FT profiles alumna Ertharin Cousin’s continued efforts to end hunger

cousin-1Among our most distinguished Georgia Law alumnae is Ertharin Cousin, who earned her Juris Doctor degree in 1982. She has served since 2012 as the Executive Director of the United Nations’ World Food Programme – an appointment that followed service as a U.S. ambassador on food insecurity issues. Based at the 53-year-old Programme’s headquarters in Rome, Italy, Cousin leads the world’s largest humanitarian organization: its 11,000-plus staffers combat hunger and food insecurity on behalf of more than 80 million persons in 82 countries.

The London-based Financial Times acquainted its readers with Cousin earlier this month, featuring her in a “Q&A with Ertharin Cousin” in its FT Weekend Magazine. Amid a mix of personal and professional topics, Cousin noted that she was a member of the 1st class of girls at Chicago’s Lane Tech High School and an undergraduate at the University of Illinois before becoming a law student at the University of Georgia. Asked about politics, she said:

“Everyone should recognise the importance of the political process and the election of good people, regardless of party, who can represent the vulnerable.”

Her greatest achievement?

“When the conflict began in South Sudan, two and a half, three years ago, the NGO community, working together, avoided a famine.”

Continuing ambition?

“Ending hunger. The mission of most of my adult life has been giving people access to affordable, nutritious food wherever they are.”

We at Georgia Law were honored to welcome Cousin as the keynote speaker at the 2013 symposium of our Georgia Journal of International & Comparative Law (pictured above), and we look forward to March 2017, when our Law School Association will give her a Distinguished Service Scroll Award.

Distinguished jurist Pillay discusses state sovereignty, human rights

duo“The biggest violators of human rights are states themselves, by commission or omission.”

This quote by Navi Pillay aptly summarized her talk on “National Sovereignty vs. International Human Rights.” Pillay, whose renowned legal career has included posts as U.N. High Commissioner for Human Rights and as a judge on the International Criminal Court and the International Criminal Tribunal for Rwanda, spoke this morning at the University of Georgia School of Law Atlanta campus.

Elaborating on the quote above, Pillay decried national legislation aimed at restricting the activities – and with it the effectiveness – of local nongovernmental organizations. Such anti-NGO laws already have passed in Russia and are pending in Pillay’s home state of South Africa, among other countries. That said, she welcomed new means of speaking law to power; in particular, social media that permit human rights advocates to reach millions. Also welcomed were accountability mechanisms that the United Nations has developed in recent decades, such as Universal Periodic Review by the Human Rights Council, reporting processes of treaty bodies, and reports by special rapporteurs.

amann_pillayI was honored to give welcoming remarks at the breakfast. Georgia Law’s Dean Rusk International Law Center, which I lead, cosponsored this Georgia WILL event with the World Affairs Council of Atlanta and Georgia State University’s Global Studies Institute. (We owe special thanks to Judge Dorothy Toth Beasley for her hospitality this week.)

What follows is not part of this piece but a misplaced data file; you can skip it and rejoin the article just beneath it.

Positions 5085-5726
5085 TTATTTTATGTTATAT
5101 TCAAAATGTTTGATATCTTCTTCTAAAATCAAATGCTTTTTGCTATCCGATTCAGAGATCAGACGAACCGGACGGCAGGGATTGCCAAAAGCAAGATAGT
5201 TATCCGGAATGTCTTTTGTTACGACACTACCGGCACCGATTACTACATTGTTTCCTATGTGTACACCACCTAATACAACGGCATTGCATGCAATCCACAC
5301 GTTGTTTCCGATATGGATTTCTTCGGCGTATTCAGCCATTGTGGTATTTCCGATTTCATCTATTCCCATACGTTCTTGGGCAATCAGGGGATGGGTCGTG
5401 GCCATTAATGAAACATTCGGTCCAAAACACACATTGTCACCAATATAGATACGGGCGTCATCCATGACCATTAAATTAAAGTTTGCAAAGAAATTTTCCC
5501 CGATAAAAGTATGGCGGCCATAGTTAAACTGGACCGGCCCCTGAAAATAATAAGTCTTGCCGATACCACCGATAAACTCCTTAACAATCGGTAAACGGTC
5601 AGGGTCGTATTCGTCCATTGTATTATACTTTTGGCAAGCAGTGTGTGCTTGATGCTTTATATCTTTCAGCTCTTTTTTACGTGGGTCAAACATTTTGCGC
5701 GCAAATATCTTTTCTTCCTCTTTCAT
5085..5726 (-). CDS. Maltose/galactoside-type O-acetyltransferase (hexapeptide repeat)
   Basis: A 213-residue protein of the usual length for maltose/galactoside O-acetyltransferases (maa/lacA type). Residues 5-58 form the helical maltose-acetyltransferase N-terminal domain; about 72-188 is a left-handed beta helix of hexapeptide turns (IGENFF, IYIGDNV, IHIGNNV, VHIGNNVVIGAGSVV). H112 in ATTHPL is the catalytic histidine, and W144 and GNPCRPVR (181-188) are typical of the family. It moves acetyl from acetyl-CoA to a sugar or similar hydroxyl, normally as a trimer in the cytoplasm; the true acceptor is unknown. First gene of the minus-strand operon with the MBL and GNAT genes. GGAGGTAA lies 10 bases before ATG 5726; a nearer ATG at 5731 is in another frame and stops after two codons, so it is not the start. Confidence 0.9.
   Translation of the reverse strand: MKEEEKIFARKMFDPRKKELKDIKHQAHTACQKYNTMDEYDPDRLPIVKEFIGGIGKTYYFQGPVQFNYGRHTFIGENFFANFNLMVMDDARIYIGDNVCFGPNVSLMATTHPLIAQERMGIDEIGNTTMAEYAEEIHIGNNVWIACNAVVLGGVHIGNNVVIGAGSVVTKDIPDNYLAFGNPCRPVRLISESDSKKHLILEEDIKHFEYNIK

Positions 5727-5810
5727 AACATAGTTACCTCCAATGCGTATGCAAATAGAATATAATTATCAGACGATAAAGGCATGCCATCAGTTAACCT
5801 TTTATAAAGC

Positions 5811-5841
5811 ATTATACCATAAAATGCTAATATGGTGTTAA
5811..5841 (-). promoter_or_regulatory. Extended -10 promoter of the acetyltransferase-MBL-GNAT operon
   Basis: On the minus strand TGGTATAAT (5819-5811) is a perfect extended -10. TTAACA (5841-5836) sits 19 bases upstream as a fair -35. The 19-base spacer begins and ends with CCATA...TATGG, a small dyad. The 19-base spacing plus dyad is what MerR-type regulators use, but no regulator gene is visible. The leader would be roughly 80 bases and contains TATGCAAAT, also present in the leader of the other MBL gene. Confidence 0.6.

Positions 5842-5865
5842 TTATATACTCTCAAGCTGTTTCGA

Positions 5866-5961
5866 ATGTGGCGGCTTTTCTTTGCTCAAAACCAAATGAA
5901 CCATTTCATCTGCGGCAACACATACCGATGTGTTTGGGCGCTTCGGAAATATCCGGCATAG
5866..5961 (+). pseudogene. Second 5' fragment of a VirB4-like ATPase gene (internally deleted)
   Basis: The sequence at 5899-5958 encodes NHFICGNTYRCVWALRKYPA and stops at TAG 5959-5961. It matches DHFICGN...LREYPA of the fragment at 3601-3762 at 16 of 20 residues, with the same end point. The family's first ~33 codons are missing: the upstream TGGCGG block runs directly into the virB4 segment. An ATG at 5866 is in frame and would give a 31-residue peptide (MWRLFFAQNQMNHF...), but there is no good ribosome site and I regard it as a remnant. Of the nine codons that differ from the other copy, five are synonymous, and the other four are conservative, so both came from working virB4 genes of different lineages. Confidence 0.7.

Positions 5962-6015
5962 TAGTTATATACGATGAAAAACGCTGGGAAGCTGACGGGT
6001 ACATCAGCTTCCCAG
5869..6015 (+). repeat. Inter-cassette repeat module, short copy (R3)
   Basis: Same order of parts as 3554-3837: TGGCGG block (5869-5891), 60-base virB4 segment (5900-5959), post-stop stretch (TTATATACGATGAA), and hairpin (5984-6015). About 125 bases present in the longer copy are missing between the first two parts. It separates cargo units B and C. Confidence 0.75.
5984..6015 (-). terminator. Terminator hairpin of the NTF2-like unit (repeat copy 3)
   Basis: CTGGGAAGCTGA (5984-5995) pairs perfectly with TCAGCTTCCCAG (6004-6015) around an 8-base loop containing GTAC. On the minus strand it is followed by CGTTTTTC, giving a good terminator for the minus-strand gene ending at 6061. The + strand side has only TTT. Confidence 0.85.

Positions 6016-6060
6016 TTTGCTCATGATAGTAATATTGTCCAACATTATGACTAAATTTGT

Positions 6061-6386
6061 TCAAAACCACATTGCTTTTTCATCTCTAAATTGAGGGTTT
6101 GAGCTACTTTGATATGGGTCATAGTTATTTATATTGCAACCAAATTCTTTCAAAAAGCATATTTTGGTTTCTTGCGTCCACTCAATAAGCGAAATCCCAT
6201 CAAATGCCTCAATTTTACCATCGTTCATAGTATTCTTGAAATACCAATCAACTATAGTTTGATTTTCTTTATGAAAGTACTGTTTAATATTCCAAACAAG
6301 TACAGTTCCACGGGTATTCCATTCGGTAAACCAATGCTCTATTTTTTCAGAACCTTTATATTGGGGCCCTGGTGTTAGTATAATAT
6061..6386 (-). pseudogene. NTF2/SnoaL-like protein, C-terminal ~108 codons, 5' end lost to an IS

Conversing with Pillay was World Affairs Council President Charles Shapiro. They began by speaking of Pillay’s childhood in Durban, where she grew up the daughter of a bus driver. She spoke of how testifying as a 6-year-old in the trial of a man who’d stolen money from her helped spark her desire to become a lawyer – and how donations from her community helped make that dream a reality.

Shapiro then asked about capital punishment, noting a scheduled execution. Pillay acknowledged the absence of any universal treaty outlawing the death penalty, but found evidence of U.N. opposition both in the decision not to permit the penalty in U.N. ad hoc international criminal tribunals and in the growing support for the oft-repeated U.N. General Assembly resolution calling for a moratorium on capital punishment.

“It started with just 14 states against the death penalty, and is now more than 160,” said Pillay, who currently serves on the International Commission against the Death Penalty.

img_0335On this and other issues, she said, advocates endeavor to encourage states first to obligate themselves to respect and ensure human rights, and then to implement the undertakings they have made in this regard:

“The United Nations was formed by states. It is a club of governments. Look how steadily they have adopted treaties and agreed to be bound by them. That doesn’t mean we are transgressing sovereignty.”

70 years ago, landmark international criminal law judgment at Nuremberg

This weekend marks the 70th anniversary of the Judgment of the International Military Tribunal at Nuremberg, a moment recorded in this New York Times front page:

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The judgment established that humans, and not only states, may be held responsible for violations of international law – a principle that the General Assembly endorsed in 1950. Recognition that individual acts mattered in the international law soon opened the way for recognition that acts committed against individuals also mattered. The Nuremberg Judgment thus stands as a foundational moment in the international human rights movement, as was recognized inter alia in a 1982 article by Georgia Law Professor Louis B. Sohn, when he was Emily & Ernest Woodruff Chair in International Law, a position I am now honored to hold.